The oxygenoid constitution, on account of its too active influence of oxygen upon the body, has to seek its remedies mainly in the carbon and nitrogen series, which prevent the oxidation of tissues. Rademacher here places iron in the first rank.

But in as much as the Hydriodate of potash absorbs all of the ozone I should prefer it to iron. Here the carbons and the alkaloids rich in carbon, have a dual effect, as Graphites, Petroleum, Kreosote, Benzoic acid, Citric acid, Acid hydrocyan., Laurocerasus, and chiefly for inductive reasons antozone water corresponding, indeed, to the iodosmene water, furthermore, Nitric acid; many so-called narcotics, especially Aconite; moreover, China, Quinine, Arsenic, but given alone, and all metals which are capable of suspending the process of decomposition, hence Chromium and Kali bichromicum. However, for reasons obvious, the law of similarity must always decide the special indication.

If we compare the foregoing list of remedies for the hydrogenoid constitution with those for the excessively alkaline body, and the oxygenoid list with Hering’s acid class we find a striking correspondence. The carbo-nitrogenoid list is comparable with Hering’s that act both ways. Notwithstanding, a deep insight into bodily conditions and remedies is opened up to the physician.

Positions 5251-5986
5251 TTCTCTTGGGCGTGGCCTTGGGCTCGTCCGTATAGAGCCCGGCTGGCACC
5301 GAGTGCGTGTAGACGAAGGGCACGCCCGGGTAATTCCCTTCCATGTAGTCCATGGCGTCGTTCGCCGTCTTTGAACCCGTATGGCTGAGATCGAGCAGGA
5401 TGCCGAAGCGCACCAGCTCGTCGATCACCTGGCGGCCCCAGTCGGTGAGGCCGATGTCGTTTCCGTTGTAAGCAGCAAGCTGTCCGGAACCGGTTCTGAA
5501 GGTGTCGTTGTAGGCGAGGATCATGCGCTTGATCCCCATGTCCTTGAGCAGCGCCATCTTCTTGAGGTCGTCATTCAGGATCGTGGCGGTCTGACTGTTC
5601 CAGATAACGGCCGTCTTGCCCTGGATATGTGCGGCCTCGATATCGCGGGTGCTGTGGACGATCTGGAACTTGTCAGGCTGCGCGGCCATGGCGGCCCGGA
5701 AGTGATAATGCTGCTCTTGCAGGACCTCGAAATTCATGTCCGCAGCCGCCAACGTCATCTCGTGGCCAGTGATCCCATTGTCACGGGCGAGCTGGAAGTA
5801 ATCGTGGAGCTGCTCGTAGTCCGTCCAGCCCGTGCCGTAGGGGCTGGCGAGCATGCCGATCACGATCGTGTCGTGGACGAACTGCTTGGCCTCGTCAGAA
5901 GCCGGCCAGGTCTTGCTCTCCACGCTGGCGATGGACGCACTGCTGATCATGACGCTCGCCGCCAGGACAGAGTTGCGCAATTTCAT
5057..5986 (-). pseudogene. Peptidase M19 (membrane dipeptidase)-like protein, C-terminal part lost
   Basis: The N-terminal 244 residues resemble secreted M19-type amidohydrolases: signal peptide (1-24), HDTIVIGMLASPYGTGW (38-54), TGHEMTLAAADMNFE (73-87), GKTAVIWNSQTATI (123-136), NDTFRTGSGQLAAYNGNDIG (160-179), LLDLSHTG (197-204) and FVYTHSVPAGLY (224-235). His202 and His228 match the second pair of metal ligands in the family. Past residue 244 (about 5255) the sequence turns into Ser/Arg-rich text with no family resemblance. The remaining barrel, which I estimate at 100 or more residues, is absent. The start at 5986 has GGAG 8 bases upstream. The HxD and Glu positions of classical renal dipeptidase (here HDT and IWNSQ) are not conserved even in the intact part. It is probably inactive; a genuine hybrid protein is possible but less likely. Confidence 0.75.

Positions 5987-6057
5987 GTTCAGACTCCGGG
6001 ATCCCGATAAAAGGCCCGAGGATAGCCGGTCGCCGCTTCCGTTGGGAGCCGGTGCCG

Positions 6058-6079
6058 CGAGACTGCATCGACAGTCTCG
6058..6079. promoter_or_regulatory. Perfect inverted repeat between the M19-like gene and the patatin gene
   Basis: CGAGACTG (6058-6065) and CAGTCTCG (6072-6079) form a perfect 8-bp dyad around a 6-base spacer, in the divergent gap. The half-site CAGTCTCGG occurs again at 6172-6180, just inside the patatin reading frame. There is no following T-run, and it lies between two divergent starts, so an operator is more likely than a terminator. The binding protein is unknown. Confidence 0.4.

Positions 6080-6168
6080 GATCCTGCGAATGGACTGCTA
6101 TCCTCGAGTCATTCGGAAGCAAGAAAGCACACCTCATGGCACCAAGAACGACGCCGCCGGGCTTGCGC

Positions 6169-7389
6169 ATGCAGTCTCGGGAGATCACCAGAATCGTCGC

Thomas C. Duncan
Thomas C.Duncan, M.D., Ph.D., LL.D. Consulting Physician to the Chicago Foundlings' Home.
Editor of The United States Medical Investigator. Member of the Chicago Paedological Society. First President of the American Paedological Society Author of: Diseases of infants and children, with their homoeopathic treatment. Published 1878 and Hand book on the diseases of the heart and their homeopathic treatment. by Thomas C. Duncan, M.D. Published 1898